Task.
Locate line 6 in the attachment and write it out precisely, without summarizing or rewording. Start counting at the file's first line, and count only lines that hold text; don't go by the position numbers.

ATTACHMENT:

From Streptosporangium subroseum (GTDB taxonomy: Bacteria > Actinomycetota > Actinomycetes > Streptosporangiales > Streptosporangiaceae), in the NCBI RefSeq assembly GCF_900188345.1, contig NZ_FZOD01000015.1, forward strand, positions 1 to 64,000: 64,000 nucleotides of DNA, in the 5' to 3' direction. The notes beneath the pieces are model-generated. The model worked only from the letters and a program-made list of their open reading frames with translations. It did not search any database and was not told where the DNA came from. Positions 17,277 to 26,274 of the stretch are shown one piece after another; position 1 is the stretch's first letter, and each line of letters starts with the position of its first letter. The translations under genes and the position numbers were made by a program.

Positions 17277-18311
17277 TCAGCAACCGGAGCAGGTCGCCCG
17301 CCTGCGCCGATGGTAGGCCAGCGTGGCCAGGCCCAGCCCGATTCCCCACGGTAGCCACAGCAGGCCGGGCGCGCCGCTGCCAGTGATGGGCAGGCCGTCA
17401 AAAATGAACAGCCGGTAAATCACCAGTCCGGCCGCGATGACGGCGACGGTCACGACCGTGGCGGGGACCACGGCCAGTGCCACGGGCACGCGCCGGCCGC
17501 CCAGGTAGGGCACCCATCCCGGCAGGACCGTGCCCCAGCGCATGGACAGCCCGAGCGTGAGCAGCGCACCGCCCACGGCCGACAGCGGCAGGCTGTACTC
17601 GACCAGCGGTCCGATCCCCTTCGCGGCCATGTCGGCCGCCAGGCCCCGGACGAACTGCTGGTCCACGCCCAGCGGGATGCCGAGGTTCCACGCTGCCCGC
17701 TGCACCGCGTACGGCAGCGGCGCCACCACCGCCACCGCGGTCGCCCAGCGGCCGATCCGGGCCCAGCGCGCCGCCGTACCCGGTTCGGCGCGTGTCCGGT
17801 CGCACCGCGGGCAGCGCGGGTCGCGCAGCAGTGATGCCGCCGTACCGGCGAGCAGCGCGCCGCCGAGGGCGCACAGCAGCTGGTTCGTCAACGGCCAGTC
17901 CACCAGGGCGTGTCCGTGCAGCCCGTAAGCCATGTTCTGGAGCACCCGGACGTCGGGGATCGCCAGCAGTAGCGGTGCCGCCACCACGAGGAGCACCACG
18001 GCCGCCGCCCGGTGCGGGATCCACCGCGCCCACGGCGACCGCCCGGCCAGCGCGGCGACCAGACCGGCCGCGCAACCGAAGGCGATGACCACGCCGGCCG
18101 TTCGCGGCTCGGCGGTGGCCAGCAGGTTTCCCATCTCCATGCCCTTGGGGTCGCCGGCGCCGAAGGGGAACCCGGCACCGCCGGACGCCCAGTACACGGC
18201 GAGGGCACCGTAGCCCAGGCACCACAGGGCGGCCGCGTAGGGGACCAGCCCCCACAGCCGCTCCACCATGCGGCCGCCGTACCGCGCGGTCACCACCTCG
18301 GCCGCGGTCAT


17501 CCAGGTAGGGCACCCATCCCGGCAGGACCGTGCCCCAGCGCATGGACAGCCCGAGCGTGAGCAGCGCACCGCCCACGGCCGACAGCGGCAGGCTGTACTC